In my last post on the Jaloud v. Netherlands case, I looked primarily at the bottom line of the case and what it will mean for the future. In this post, however, I would like to try to clarify the conceptual framework of jurisdiction, attribution and responsibility (which Aurel also looked at in his post) that the Court used (or should have used) in the case. The key parts of the judgment in that regard are paras. 140-155, which I will not reproduce in full here, plus the concurring opinion of Judge Spielmann, joined by Judge Raimondi.

It is clear from even a cursory read of the Spielmann opinion (as well as the concurring opinion of Judge Motoc, who writes in opposition to the two other Judges), that the judges of the Grand Chamber found the question of the relationship between the Article 1 ECHR concept of state jurisdiction, and general international law concepts such as attribution of conduct and responsibility for wrongful acts, to be particularly vexing. Judging by the language used, there must have been quite the internal debate. Judges Spielmann and Raimondi found the Court’s use of the attribution concept and its references to the case law of the ICJ (para. 95-97) and the ILC’s Articles on State Responsibility (para. 98, quoting articles 2, 6 and 8) to have been exceptionally objectionable, indeed ‘ambiguous, subsidiary and incomprehensible.‘ For the two Judges, attribution was a ‘non-issue’ in the case, which the Court should have avoided:

There was therefore no need to examine the non-issue of “attribution”, which is completely separate from the question of “jurisdiction”. More fundamentally, the Court should in any event be careful not to conflate the notions of jurisdiction under Article 1 with the concept of State responsibility under general international law. Efforts to seek to elucidate the former by reference to the latter are conceptually unsound and likely to cause further confusion in an already difficult area of law.

Contrary to the two Judges, I will try to show that attribution was, in fact, a central issue in the case, and that the Court’s approach, including references to the ILC’s work on state responsibility, was generally sound. However, I will also show that the Court could have been clearer in explaining what it was actually doing, which would have had the salutary effect of avoiding potentially confusing points for future cases. In fact, at least to an external observer, the divide between the majority and the two Judges is not as great as it might first seem, and the important conceptual points that they raise in the separate opinion can and should be adequately addressed.

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The Bottom Line of Jaloud

Published on November 26, 2014        Author: 

Following up on Aurel’s post on the Jaloud v. Netherlands case, I want to add a few brief thoughts regarding the bottom line of the judgment and what it means for the overseas military operations of European states.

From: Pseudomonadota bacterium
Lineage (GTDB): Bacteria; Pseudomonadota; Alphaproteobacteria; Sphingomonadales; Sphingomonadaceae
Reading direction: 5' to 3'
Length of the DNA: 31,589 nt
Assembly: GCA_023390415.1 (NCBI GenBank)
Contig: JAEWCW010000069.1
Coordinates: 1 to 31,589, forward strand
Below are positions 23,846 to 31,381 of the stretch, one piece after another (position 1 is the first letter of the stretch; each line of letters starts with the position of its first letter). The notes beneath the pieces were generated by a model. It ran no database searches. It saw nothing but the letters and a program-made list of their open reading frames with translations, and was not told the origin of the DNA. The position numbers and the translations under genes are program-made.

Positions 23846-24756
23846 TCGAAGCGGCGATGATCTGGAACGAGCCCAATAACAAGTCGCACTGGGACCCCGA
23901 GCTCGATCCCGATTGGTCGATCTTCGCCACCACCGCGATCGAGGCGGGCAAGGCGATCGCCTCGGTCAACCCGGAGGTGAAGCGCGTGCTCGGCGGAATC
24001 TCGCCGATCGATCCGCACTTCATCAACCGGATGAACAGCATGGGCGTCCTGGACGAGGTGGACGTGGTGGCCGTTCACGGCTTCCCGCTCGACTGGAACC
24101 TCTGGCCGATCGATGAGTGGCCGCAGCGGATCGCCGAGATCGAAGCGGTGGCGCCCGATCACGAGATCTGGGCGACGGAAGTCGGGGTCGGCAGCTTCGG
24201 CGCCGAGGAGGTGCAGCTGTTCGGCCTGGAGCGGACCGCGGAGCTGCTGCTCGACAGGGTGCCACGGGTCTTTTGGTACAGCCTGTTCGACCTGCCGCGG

First, Jaloud confirms the general trend in the European Court’s case law towards a more expansive approach to the extraterritorial application of the ECHR. Whether you think an expansive approach is a good idea or not, the trend is there, since the normative pull of universality is hard to resist, and as the Court becomes increasingly more familiar with applying the Convention to extraordinary situations. I personally feel that the judgment is correct in its basic approach to extraterritoriality, even if there is some conceptual confusion between various questions of jurisdiction and attribution, on which I will write separately. But the basic message to states is this: trying to exploit the many contradictions in the Court’s case law on extraterritoriality to deny the applicability of the Convention in this case or that will in most circumstances end in defeat. Rather than fighting a losing battle, states should focus their energies on arguments on the merits on which they are more likely to win.

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Jaloud v Netherlands: New Directions in Extra-Territorial Military Operations

Published on November 24, 2014        Author: 

Last week, the Grand Chamber of the European Court of Human Rights delivered its judgment in Jaloud v Netherlands. The case arose out of the fatal shooting of Azhar Sabah Jaloud by Dutch troops in the early hours of 21 April 2004 at a checkpoint in Iraq. The applicant claimed that the investigation into the incident was inadequate and therefore in breach of the Netherlands’ procedural obligations under Article 2 of the European Convention on Human Rights.

Jaloud is the latest in a growing line of Strasbourg cases addressing the application of the Convention to extra-territorial military operations. The Court’s jurisprudence on the subject is a source of endless fascination. Like any good thriller, its twists and turns leave the observer suspended in fearful anticipation on a never ending quest for legal certainty. Will the law stretch as far as the facts or is jurisdiction a threshold too far? Will the Court prevail against conceptual confusion? Which of its dicta is up for silent reversal? And what will be the next victim of normative conflict?